It’s Not a Merry Christmas
James 1:2 says “consider it pure joy…whenever you face trials of many kinds.” This verse appeared on the social media feeds of several prominent Christian leaders this year, each of them extolling their followers not to feel downtrodden. Some like Dr. Neil Smith have built entire sermons off of this premise. 
Although the message is certainly well-intentioned, to some, the use of this verse may feel like a slap in the face, as though God somehow wants us to stick a smiley face sticker on a bullet wound. At this time of the year, many people would normally be gathering with their loved ones, observing traditions that have been annual rituals for their entire lifetimes, but instead, many of us are alone, depressed, broke, and fearful. According to a Centers for Disease Control study published in August, approximately 41 percent of Americans reported a decline in their mental health. 
Fortunately, God is not so unfeeling. While it is true that God calls us to find joy in Him, He acknowledges that this world is full of sorrows, and comes to us as a great comforter. As it says in 2 Corinthians 1:3-4 “Praise be to the God and Father of our Lord Jesus Christ, the Father of compassion and the God of all comfort, who comforts us in all our troubles, so that we can comfort those in any trouble with the comfort we ourselves receive from God.”
It is not God who expects us to be happy, even as our heart breaks for a world engulfed in suffering. If there are any such expectations, they come from the fallible human beings that comprise the earthly church.
Sometimes, it is okay for things not to be okay. As Christians, we can give voice to our sorrows through the Psalms of David, which cry out with lamentation such as Psalm 6:3 “My soul is in deep anguish. How long, Lord, how long?”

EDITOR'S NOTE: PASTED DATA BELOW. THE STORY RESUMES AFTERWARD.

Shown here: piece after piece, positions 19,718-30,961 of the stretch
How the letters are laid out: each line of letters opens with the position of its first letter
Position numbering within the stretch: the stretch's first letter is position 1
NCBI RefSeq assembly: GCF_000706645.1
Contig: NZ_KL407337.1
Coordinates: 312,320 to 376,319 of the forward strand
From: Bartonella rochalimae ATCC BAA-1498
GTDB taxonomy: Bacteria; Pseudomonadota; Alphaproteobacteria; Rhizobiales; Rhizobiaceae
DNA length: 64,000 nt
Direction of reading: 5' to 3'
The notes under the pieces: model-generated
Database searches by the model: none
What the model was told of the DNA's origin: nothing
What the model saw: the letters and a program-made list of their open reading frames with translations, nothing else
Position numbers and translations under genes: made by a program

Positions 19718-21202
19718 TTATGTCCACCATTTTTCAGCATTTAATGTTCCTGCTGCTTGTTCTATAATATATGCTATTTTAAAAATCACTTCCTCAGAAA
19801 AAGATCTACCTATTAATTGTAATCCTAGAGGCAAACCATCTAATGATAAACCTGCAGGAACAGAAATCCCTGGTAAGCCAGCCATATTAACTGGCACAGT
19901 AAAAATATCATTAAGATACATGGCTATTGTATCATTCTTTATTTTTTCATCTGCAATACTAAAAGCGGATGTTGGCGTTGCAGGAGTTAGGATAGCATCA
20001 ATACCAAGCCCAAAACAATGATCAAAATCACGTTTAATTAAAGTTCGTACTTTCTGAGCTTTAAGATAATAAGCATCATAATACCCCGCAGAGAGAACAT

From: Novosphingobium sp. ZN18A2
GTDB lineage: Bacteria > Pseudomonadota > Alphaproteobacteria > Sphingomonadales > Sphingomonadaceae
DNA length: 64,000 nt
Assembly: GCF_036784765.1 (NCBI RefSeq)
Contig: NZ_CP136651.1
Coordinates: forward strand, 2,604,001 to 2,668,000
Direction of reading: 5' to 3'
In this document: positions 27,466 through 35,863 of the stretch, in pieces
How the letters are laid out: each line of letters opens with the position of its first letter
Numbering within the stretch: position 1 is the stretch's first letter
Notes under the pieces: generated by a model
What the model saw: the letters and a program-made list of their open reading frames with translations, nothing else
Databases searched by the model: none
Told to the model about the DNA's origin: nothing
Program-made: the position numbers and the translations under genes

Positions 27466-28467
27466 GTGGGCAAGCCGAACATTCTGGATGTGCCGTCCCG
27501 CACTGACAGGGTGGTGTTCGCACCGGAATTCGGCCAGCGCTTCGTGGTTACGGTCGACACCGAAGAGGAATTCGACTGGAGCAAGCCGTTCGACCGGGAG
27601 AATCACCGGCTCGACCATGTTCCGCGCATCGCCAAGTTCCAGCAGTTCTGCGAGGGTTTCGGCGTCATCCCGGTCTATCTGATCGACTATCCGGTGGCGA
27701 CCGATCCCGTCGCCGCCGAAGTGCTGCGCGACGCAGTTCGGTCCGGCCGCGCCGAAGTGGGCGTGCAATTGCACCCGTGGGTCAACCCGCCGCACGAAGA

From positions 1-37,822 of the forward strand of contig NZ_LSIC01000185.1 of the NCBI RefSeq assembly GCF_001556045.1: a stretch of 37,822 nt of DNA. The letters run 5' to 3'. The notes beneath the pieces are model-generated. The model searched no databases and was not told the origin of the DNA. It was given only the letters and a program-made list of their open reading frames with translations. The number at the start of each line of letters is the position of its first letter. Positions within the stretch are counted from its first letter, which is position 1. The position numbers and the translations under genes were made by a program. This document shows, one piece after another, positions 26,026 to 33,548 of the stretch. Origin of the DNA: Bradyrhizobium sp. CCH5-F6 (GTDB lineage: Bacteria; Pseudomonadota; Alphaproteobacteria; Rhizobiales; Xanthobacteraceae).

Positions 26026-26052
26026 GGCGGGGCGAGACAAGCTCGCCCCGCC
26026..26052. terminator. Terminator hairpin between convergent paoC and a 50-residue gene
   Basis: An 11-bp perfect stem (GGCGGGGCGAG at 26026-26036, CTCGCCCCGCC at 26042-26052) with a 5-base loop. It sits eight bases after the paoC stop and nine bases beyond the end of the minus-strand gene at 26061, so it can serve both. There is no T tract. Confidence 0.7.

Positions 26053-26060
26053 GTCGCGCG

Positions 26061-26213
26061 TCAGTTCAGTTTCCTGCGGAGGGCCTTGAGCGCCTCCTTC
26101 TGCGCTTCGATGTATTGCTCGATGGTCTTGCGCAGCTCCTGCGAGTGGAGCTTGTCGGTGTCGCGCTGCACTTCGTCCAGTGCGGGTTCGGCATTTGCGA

If you need any reminders of how much this year has tried the patience of this world, you can consider a list published by the New York Post which included highlights such as the Australian bushfires, COVID-19 pandemic, Black Lives Matter protests, and the arrival of murder hornets in the United States. 
There is no sense in denying how difficult this year has been. Encouraging one another to “look on the bright side” might seem like the only right thing to do at the moment, however, this, itself, has the potential to make things worse. In the words of psychotherapist Carolyn Karroll, this is a kind of toxic positivity that puts pressure on people to appear to be okay and “invalidates the range of emotions we all experience.” 
There are certainly things to be grateful for, however, in this dark season, it is okay to cry out to God for relief. As Psalm 91:2 states” I will say of the LORD, "He is my refuge and my fortress, my God, in whom I trust." It is not a “merry” Christmas but in this season of sadness, let us reach out to Christ for comfort and pour our sorrows out to the Lord.
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 Jackie Salo, “2020 events so far: Yep, these major world events all happened this year,” New York Post (November 10, 2020) https://nypost.com/list/major-2020-events/
 Faith Church Kingstowne, “May 3, 2020: Count it All Joy? Are You Serious? (Pastor Neil),” YouTube (May 8, 2020), https://www.youtube.com/watch?v=-5VxCBtb60s&feature=emb_logo
 Simone M. Scully, “‘Toxic Positivity’ Is Real — and It’s a Big Problem During the Pandemic,” Healthline (2020), https://www.healthline.com/health/mental-health/toxic-positivity-during-the-pandemic#What-is-toxic-positivity?
 “Mental Health, Substance Use, and Suicidal Ideation During the COVID-19 Pandemic — United States, June 24–30, 2020,” Centers for Disease Control (August 14, 2020), https://www.cdc.gov/mmwr/volumes/69/wr/mm6932a1.htm